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The self-interest that Sen. Feingold and his Democratic compatriots need to address is the self-interest of the rural culture. Unfortunately, that culture seems to be antithetical to the hot buttons of the Democratic platform: pro-choice, gay rights, environmentalism, church/state separation, Democratic understandings of the United States' foreign responsibilities, etc.

Say what you will about the media overstatement of the importance of "moral values" in the past election, but the truth stands. The Democrats do not need to address the wallets of rural citizens. They need to address their hearts and minds.

-- Kyle Callahan

As a naturalized Southerner -- raised, but not born, here -- I was gratified to see my experience with the kind and giving folks of the South verified by another source.

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I know these people are being manipulated into these radical positions by their pastors and representatives. Confrontation over political issues being absent, they will take a stranger off a dark road and care for them -- and this has happened to me several times.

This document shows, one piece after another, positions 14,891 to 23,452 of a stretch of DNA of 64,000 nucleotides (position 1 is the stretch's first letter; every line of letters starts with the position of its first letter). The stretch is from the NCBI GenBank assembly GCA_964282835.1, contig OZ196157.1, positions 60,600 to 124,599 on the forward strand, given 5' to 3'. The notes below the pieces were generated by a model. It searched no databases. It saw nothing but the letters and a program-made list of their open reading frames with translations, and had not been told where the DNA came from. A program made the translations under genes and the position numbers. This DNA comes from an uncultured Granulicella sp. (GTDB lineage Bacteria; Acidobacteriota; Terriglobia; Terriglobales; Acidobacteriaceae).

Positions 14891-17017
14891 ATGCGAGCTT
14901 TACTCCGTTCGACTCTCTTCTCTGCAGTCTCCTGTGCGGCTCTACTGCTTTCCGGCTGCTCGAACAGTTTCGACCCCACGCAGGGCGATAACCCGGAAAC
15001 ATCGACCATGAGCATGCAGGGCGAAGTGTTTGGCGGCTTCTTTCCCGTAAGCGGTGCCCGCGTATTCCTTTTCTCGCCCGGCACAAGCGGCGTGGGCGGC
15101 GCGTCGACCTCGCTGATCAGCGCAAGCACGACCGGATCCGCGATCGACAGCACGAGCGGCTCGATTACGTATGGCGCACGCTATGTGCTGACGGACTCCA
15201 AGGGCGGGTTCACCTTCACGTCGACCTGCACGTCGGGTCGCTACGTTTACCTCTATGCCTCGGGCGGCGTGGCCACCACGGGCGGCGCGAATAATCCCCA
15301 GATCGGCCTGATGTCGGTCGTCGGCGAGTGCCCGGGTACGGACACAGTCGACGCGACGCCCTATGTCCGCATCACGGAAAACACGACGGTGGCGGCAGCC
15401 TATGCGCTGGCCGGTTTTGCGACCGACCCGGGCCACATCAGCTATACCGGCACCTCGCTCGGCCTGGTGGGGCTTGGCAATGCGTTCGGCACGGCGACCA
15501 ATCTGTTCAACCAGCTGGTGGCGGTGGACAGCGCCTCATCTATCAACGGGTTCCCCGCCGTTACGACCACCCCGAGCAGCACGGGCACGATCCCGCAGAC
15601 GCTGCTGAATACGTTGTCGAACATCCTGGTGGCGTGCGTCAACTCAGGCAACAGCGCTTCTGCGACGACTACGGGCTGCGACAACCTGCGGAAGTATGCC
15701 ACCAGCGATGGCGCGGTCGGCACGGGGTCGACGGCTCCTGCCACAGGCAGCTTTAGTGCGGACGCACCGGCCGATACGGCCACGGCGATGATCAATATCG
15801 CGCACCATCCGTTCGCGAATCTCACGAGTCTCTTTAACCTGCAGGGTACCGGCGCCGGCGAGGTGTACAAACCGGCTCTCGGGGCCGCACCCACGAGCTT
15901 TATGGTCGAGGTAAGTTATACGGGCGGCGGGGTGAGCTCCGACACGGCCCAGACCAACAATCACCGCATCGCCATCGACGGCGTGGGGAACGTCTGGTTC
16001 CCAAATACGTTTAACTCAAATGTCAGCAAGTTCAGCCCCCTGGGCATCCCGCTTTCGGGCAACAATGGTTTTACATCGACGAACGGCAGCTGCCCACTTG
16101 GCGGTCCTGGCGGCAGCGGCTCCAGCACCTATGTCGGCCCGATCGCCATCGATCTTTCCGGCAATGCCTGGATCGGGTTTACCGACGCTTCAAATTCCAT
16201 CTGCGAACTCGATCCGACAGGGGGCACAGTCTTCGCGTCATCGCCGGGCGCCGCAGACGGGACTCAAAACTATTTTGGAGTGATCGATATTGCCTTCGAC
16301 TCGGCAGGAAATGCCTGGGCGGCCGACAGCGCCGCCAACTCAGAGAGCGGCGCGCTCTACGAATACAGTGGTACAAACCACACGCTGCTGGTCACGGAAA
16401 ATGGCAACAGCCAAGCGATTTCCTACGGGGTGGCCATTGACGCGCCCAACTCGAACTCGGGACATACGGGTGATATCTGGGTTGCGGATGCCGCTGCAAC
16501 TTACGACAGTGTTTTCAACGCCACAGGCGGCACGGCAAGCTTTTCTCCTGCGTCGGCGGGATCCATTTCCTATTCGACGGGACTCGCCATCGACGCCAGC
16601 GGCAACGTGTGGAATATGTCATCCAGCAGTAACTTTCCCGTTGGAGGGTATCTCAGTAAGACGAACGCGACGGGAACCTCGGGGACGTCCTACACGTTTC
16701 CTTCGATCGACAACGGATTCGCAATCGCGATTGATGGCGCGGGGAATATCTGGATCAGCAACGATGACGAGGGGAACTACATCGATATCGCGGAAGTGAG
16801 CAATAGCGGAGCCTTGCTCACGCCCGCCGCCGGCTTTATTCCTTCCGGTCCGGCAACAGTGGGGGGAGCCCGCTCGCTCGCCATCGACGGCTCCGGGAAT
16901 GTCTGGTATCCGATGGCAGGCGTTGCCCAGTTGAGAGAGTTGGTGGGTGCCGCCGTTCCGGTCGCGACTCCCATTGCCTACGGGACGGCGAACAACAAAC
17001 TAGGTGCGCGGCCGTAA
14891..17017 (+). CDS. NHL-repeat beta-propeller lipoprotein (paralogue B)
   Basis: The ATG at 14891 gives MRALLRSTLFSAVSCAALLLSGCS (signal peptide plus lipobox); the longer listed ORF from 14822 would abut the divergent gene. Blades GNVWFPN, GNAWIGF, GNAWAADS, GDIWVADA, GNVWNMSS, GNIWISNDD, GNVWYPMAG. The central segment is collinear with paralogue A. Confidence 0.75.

There aren't too many gays in the rural South, or members of other urban demographics, so Southerners can't form their own opinions of "liberals." (I am working on changing that, one by one.) The problem is sheer inexperience, not ignorance, and it's targeted by the Republicans to distract them and create a scapegoat for the bad economy. The picture of an intolerant red-state mob is an illusion, while the truth is these small-town folks are deserving of our attention.

Race politics have scarred the South and the stress marks are still showing, but the slow integration of justice and fair representation into local governments is proceeding. Without the ability to divide white from black, the conservative power structure is now trying to vilify a new "other" -- urban, educated, tolerant. Don't let them do that. Please, brother and sister blue staters, take a drive through the back roads of the South and get to know us better before writing us off.

-- Leslie Owens